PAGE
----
E.g., 06/22/2015
E.g., 06/22/2015

Migration Information Source

Saad Akhtar

Mexico has lost its long-held status as the top source country of new immigrants to the United States, dropping to third place behind China and India. This historic shift is remarkable for the rapid decline in Mexican inflows combined with a steady rise in Asian immigration, largely through high-skilled visa programs. This Policy Beat explores the reasons behind these trends and their potential impact on U.S. demographics.

Fred Inklaar

Though relatively unexplored, there are myriad links between migration and corruption. This article offers ten connections between migration and corruption, from the facilitation of illegal migration and humanitarian protection to impediments to development benefits. The migration-corruption nexus is examined in three case studies: human trafficking in Nigeria, police extortion in Latin America, and a Norwegian return scheme for Iraqi asylum seekers.

Jitze Couperus

Indian immigrants represent the second-largest origin group in the United States, accounting for 4.7 percent of the total foreign-born population. Generally high-skilled and highly educated, more than half of Indian immigrants have arrived since 2000 and largely attain green cards through employment-based pathways. Indians account for 70 percent of H-1B petitions and are the second-largest group of international students in the United States.

U.S. military; University of Melbourne Student Union

The end of the Vietnam war, marked by the fall of Saigon in 1975, precipitated the mass Indochinese refugee crisis, which saw more than 2 million people flee the region, often on unseaworthy boats. Following the war, Vietnamese migration was divided between humanitarian flows to the West, and labor migrants to allied communist countries. More recently, Vietnam's rapid economic growth has prompted increased labor migration to Asia and a rise in migrant brides.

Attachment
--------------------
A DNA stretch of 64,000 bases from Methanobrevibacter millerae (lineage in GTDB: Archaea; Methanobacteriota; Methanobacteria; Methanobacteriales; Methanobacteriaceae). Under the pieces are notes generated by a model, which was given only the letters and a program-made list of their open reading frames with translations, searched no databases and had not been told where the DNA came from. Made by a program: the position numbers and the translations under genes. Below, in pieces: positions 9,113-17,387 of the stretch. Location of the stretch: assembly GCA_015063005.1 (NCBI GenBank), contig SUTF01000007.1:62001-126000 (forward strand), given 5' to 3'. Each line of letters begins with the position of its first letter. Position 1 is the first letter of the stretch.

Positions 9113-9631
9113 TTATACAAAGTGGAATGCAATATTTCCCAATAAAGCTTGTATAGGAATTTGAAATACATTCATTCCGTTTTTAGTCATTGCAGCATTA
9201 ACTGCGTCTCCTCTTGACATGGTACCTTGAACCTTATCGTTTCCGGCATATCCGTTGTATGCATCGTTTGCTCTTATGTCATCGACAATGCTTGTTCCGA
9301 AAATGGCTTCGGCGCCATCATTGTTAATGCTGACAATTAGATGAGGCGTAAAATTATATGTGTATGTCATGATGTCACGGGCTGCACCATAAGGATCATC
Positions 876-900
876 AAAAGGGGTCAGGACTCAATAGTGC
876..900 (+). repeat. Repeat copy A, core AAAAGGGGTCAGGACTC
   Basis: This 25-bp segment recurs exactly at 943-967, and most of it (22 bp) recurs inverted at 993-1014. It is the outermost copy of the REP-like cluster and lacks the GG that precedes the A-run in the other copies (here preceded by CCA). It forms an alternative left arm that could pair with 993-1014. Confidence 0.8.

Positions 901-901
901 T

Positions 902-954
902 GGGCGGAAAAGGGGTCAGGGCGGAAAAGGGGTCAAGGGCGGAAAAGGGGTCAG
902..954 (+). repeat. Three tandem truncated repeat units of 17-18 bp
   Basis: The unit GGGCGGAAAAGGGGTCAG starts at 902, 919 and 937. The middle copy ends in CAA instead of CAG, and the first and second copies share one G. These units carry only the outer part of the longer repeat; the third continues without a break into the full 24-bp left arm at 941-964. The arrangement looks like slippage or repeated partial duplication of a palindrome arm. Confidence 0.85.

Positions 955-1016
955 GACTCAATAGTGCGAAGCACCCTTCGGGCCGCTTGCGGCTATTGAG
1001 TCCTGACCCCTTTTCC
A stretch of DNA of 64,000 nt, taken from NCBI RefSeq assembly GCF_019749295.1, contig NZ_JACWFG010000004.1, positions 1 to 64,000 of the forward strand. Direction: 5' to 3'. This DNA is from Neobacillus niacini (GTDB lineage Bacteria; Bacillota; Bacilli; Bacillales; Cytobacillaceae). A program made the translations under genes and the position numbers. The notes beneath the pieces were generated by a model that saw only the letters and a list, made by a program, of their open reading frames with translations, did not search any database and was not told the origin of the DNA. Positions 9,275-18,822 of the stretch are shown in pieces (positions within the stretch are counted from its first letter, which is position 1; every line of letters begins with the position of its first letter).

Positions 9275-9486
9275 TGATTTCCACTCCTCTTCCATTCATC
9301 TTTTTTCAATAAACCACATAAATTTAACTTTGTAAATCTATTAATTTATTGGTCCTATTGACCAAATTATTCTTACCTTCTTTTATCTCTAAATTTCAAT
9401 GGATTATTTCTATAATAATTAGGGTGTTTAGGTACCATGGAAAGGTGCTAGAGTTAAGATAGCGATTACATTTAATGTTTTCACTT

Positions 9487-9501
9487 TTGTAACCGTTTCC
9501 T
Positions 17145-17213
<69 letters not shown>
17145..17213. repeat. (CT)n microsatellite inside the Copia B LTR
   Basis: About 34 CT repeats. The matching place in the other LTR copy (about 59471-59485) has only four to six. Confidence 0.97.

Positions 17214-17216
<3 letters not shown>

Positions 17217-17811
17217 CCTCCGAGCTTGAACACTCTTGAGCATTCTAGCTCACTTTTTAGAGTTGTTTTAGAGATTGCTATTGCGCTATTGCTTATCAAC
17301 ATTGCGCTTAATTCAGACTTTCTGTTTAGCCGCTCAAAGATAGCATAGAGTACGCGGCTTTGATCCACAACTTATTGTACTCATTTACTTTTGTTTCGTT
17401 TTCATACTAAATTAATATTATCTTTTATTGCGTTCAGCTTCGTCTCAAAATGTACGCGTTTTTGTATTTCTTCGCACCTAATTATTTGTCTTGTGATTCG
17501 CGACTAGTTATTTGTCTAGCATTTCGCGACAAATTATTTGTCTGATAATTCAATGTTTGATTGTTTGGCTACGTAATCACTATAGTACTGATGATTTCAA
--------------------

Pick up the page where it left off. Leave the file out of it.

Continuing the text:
Paul Goyette

The H-2B visa allows U.S. employers to bring in foreign workers to temporarily fill low-skill nonagricultural jobs across a wide range of states and industries. A series of recent legal challenges has exposed the presence of fraud and abuse, while stripping the program of its regulations and raising uncertainty about its future. This Policy Beat examines the implications in the debate surrounding temporary worker programs.

Gordon Welters/UNHCR

The European Court of Human Right's ruling on the transfer of a family of Afghan asylum seekers from Switzerland to Italy has struck a potentially fatal blow to the European Union's Dublin asylum system. Against a backdrop of pressures on EU Member States in the humanitarian protection realm, this article assesses the impact of the ruling and reevaluates the viability of the Dublin Regulation as a key tool in the Common European Asylum System.

Recent Articles

MPI's Muzaffar Chishti and Claire Bergeron report on the USCIS naturalization application backlog, final Real ID regulations, proposed H-2A visa changes, and more.

In 2006, about 271,000 foreign born of Pakistani origin were residing in the United States. MPI's Jeanne Batalova and Uriah Ferruccio examine the geographic distribution and socioeconomic characteristics of this population.

Counterterrorism policies have had an unintended, negative effect on asylum and refugee resettlement in the United States. Swetha Sridharan of the Council on Foreign Relations explains the origins of the material-support bar, which groups it has affected, and how the U.S. government is addressing the problem.

In 2006, nearly 15.2 million naturalized citizens were eligible to vote in the United States. MPI's Claire Bergeron and Jeanne Batalova examine naturalization trends.

MPI's Muzaffar Chishti and Claire Bergeron report on Arizona's employer sanctions law, a Western Hemisphere Travel Initiative passport provision delay, H-2B caps, and more.

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